It was the longest snapshot in my life. What I mean, is that I didn’t have enough time, could never have had enough time with her, but when she was here, I felt the days were long. I was weakened and weary most of the time. Each day, a roller coaster of emotion. When the evening would at last give way to night and she would finally settle into a peaceful sleep in my arms, restless no more, I would sigh and feel contented, accomplished, and of course, so full of love and pride, my angel baby, breathing deeply on my chest as I rocked and dozed.
The days themselves, hectic, and seemingly unending. I was not a new mother, having two older children. So, I was busy. Too busy to hold her for long enough, too tired to fully appreciate the bonding when it happened, duties and responsibilities weighing on my mind, so that I could not just simply absorb the moments of her small coos, her mile-wide smiles. Oh, yes, I loved them. I recognized them but never knew these moments would be even more fleeting than for most. Never knew, that I would one day wish so much for a true unending day.
And these days of hour to hour changes from frustration to peace, from silly laughter as we all would play to an inside screaming because I desired space, pales now in comparison to that crash from love to loss, the noise of her silence I hear every day. Joy to sorrow, hope to despair, a light so bright, in a mere moment of all moments …extinguished.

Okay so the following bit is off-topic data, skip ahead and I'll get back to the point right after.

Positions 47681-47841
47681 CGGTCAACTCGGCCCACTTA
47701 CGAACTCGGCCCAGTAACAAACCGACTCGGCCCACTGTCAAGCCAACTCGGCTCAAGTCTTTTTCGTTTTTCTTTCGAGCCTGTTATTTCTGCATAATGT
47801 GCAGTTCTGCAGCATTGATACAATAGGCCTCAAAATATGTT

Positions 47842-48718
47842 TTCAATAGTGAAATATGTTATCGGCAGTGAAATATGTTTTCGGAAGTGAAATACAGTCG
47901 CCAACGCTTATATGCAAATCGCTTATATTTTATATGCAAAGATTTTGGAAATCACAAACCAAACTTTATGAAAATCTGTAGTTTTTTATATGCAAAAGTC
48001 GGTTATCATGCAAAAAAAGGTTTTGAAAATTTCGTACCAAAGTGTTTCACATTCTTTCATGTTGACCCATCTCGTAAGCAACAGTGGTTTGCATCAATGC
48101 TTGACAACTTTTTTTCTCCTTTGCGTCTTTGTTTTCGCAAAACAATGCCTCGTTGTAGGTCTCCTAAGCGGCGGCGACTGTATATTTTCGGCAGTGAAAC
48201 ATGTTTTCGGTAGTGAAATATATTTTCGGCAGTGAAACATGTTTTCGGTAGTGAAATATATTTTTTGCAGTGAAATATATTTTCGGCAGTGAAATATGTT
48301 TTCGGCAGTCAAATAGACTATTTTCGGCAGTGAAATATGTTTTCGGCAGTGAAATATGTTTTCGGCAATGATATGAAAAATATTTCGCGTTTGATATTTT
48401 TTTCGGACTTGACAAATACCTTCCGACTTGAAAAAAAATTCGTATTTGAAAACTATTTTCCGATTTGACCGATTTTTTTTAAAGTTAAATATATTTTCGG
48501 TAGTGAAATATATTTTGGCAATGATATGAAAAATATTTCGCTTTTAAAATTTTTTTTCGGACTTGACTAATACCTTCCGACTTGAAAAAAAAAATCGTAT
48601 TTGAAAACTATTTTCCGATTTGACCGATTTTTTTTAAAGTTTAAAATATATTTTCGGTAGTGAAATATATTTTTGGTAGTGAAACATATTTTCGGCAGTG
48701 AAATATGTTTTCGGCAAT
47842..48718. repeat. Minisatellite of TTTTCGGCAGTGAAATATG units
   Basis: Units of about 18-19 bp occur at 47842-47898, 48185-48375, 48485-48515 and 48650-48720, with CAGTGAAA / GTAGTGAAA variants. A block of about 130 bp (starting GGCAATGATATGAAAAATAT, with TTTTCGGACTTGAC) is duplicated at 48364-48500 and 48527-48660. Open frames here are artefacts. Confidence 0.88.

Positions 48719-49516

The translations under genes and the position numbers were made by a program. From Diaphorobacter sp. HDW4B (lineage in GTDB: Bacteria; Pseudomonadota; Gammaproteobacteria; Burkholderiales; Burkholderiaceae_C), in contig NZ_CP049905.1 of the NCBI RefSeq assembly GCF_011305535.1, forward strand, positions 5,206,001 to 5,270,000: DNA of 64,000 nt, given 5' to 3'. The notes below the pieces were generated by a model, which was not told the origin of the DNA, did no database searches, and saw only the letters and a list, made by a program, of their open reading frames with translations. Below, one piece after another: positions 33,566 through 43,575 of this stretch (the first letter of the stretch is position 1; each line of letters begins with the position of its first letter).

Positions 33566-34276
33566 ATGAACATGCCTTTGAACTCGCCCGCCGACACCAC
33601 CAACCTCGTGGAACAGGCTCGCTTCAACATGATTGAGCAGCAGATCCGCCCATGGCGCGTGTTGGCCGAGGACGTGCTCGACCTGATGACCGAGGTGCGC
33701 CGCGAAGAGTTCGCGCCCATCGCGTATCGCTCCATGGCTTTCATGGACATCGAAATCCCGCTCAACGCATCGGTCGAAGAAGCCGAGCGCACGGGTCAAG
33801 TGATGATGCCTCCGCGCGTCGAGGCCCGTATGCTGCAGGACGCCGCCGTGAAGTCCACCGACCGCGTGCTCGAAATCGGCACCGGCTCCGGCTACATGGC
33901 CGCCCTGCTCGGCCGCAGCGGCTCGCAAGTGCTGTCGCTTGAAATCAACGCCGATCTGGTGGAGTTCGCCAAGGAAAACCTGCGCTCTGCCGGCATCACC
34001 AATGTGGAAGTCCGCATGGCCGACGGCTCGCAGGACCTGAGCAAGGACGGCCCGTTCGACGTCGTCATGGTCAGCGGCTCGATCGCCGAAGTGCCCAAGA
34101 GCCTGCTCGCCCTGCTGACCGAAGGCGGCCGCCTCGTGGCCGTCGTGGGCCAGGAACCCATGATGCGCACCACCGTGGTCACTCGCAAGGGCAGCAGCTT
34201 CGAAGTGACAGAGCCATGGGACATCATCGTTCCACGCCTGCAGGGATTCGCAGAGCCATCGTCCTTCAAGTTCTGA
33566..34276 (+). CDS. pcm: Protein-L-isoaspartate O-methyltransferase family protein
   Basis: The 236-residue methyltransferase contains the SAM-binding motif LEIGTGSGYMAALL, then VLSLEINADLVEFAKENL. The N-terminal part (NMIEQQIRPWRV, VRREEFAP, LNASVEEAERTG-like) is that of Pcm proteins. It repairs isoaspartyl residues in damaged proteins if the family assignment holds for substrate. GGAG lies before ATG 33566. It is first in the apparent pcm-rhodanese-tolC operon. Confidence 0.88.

In the many, many truly long days after her death, I changed in ways indescribable. At the hospital, when she was handed to me in all her newness, still wet, but so beautiful, and I held her, I knew as I did with the others, that she was a gift. Though spent from labor, I knew that the work was the Lord’s and not mine. Only He could create such lovely a creature. Her eyes shut, and still instinctively, she knew me, desired me and what I could give her. And I was undeserving of that, so unworthy to have such a great wonder placed in my arms. That I knew. I never, ever doubted that.
And so, how when once so certain of His kindness, cannot even the soundest mind become confounded upon what it perceives as the ultimate betrayal? He gives and takes away, but why? If the giver once exalted as so good for bestowing such undeserved a gift can now He be viewed as good no longer? Those thoughts, unavoidable, are what make up your hell in that beginning of the end. Nothing will wrench your heart more, than to know about never again. To have experienced the utmost joy, to have held in your very arms tangible hope, to have seen in one’s eyes a light, so long gone in you and then to weep, to mourn, to see no more, may crush faith, will certainly allow in doubt.
But some questions don’t have answers. The human mind can’t comprehend the heaviest weight. But it is said, there is a time; a time to weep and a time to laugh, a time to mourn and a time to dance, a time to be born and a time to die.* And in time comes a time of comfort for the soul, for the seeker, for the believer, in He who is good, whose ways are not our ways, who both gives and takes away.